Maybe if I'm looking at 50 years of data I'd want to think of "the" trend for the data, and it should be the same for both annual and quarterly. But if I'm focused on only a few years of data, it's probably because I'm looking for more subtle differences and I'd want to see more wiggle in the trend for the more wiggly line. I'm not looking at the 50-year trend. I'm looking at what's happened since the crisis.

Sometimes there's good reason to want the same trend from data with different frequencies. But sometimes there's good reason to want different trends.

Here are the two graphs from my "recent" post linked above, and my thoughts at the time:

Today I want to look at the monthly GDP data from Macroeconomic Advisers. I have their data thru May now:

The blue line shows RGDP growth from 12 months prior. The red line is the Hodrick-Prescott using the constant I'd normally use for monthly data. I think this constant makes the red line a little too unresponsive, there being only about seven years of data.

Here is the same graph with a more responsive Hodrick-Prescott:

Now the red line follows the blue more closely. It helps us see the up-and-down pattern in the jiggy blue data. We are at a low spot now, and evidently RGDP growth has been trending down since the end of 2014.

Graph #2: Monthly RGDP since Jan 2009 with an Unresponsive H-P Constant |

Here is the same graph with a more responsive Hodrick-Prescott:

Graph #3: Monthly RGDP since Jan 2009 using a More Responsive H-P Constant |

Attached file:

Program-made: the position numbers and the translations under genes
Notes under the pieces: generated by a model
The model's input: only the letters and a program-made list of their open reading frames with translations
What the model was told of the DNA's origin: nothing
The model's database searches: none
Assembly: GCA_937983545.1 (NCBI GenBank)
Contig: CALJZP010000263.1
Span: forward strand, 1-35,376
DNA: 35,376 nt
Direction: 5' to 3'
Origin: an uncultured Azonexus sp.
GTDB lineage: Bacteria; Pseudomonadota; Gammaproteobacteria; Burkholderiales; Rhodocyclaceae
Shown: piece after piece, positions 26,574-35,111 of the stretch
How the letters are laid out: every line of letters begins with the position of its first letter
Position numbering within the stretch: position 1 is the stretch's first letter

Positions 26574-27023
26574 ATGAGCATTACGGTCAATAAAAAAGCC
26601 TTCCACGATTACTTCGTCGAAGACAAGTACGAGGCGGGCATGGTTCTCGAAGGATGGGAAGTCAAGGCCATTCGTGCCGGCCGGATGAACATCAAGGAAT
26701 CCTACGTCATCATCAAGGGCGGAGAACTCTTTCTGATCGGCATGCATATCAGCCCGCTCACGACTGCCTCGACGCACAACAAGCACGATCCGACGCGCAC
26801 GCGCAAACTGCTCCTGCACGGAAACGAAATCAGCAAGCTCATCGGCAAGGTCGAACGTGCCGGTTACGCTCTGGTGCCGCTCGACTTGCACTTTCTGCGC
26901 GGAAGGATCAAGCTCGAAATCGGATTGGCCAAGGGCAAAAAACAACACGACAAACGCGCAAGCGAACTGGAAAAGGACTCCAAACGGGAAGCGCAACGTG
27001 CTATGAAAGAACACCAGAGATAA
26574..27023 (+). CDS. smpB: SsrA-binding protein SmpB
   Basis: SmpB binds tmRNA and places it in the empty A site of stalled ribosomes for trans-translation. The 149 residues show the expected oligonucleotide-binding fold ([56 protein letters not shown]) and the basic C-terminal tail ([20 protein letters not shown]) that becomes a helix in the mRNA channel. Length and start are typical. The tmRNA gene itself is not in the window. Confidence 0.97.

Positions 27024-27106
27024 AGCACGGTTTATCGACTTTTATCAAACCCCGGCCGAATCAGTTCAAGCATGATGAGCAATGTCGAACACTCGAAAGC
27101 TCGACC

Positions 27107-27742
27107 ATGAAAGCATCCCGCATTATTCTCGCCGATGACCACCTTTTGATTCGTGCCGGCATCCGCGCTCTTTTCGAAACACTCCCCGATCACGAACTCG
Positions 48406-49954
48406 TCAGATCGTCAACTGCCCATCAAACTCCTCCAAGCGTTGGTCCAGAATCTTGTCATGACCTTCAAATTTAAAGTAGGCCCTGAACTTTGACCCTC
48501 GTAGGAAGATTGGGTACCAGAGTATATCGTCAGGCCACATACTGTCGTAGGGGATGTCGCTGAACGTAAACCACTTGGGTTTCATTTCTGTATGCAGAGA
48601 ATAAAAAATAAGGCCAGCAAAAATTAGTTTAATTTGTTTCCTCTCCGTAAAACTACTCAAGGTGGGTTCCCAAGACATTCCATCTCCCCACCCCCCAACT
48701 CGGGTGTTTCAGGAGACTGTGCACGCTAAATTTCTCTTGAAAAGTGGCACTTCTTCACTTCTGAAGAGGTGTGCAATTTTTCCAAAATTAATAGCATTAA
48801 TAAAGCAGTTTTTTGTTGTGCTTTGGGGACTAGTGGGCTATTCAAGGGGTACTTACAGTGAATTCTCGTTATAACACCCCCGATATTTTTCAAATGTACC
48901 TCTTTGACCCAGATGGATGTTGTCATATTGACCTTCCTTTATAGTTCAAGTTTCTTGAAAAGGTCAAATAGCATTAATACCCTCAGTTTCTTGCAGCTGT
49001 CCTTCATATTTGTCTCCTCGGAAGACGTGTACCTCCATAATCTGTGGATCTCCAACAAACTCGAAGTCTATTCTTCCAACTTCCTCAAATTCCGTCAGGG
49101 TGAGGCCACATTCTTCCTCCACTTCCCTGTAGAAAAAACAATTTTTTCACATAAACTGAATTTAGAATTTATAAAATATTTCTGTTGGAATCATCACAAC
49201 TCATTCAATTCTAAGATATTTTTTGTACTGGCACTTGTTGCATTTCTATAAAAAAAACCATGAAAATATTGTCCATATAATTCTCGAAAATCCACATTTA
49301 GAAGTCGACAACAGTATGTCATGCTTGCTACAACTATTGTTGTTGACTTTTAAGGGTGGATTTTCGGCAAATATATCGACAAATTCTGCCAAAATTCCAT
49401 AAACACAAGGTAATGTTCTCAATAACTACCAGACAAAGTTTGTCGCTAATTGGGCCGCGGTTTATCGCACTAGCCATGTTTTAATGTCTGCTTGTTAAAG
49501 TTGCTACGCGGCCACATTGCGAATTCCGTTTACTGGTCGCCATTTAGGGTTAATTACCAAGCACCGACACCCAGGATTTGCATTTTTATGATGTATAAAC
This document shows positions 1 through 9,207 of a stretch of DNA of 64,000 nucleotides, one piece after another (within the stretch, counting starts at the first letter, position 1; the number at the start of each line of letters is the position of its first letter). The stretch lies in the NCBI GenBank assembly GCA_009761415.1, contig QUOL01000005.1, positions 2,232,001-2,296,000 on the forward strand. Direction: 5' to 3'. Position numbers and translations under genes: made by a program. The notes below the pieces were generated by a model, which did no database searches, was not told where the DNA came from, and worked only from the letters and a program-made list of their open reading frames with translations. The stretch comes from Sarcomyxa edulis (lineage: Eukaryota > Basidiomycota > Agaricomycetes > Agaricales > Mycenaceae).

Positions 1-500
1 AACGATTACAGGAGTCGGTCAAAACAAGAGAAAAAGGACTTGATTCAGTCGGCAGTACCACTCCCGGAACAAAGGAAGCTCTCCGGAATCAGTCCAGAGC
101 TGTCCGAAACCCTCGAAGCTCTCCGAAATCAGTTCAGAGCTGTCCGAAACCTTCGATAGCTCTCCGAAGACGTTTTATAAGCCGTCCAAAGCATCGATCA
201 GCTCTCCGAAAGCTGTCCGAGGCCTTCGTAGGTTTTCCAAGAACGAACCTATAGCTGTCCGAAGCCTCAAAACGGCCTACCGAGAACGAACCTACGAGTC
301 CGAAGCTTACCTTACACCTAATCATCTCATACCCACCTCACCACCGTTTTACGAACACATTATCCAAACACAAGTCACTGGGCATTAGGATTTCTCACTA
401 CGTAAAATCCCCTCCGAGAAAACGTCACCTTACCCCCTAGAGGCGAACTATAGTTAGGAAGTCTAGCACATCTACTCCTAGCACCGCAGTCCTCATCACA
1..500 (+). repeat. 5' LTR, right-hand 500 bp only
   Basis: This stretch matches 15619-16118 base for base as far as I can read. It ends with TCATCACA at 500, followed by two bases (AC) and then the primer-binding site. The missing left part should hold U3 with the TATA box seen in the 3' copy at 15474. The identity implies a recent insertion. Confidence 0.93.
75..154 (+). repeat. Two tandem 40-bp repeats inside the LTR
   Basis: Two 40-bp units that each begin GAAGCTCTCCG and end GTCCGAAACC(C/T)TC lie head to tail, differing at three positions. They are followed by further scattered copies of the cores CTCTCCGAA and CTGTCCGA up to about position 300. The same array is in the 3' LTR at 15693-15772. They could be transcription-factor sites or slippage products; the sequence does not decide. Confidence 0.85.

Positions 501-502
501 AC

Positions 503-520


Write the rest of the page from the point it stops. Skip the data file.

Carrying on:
Graph #2 shows a trend that is essentially flat. Graph #3 shows that RGDP growth has been trending down for a year and a half. Graph #3 is much more informative, and its trend line clearly does a better job of showing the path of RGDP than does Graph #2. But the thing of it is, Graph #3 uses the "wrong" smoothing constant. It uses my default

*annual*value on

*monthly*data!

I chose the annual value on purpose, because I wanted about as much smoothing on the monthly data as I normally get on annual data. It worked.

PS: I went out of my way to find monthly data for Graphs #2 and #3. Monthly, because it shows more variation. It would make no sense to smooth the monthly trend down till it showed as little variation as the annual!

## 2 comments:

Art

The creators of the HP Filter (Hodrick and Prescott) say when you use their filter on Qtr data the smoothing parameter should be 1600.

The first term of the HP algorithm is the sum of the squared deviations from the trend and the second term, which is the sum of squared second differences in the trend, is a penalty for changes in the trend’s growth rate. The larger the value of the positive parameter λ,(constant) the greater the penalty and the smoother the resulting trend will be.

When you use 25 on QTR data and not 1600 you are distorting the estimated trend output of the algorithm.

You have to be very carful when changing the smoothing parameter (especially when it cuts against what is accepted) does not turn into a data fitting exercise

Art

One other thing. I am assuming you are using the HP Filter for its intended use.

Hodrick-Prescott filter is a model-free based approach to decomposing a time t series into its trend and cyclical components. Where the cyclical component is the difference between the original series and its trend.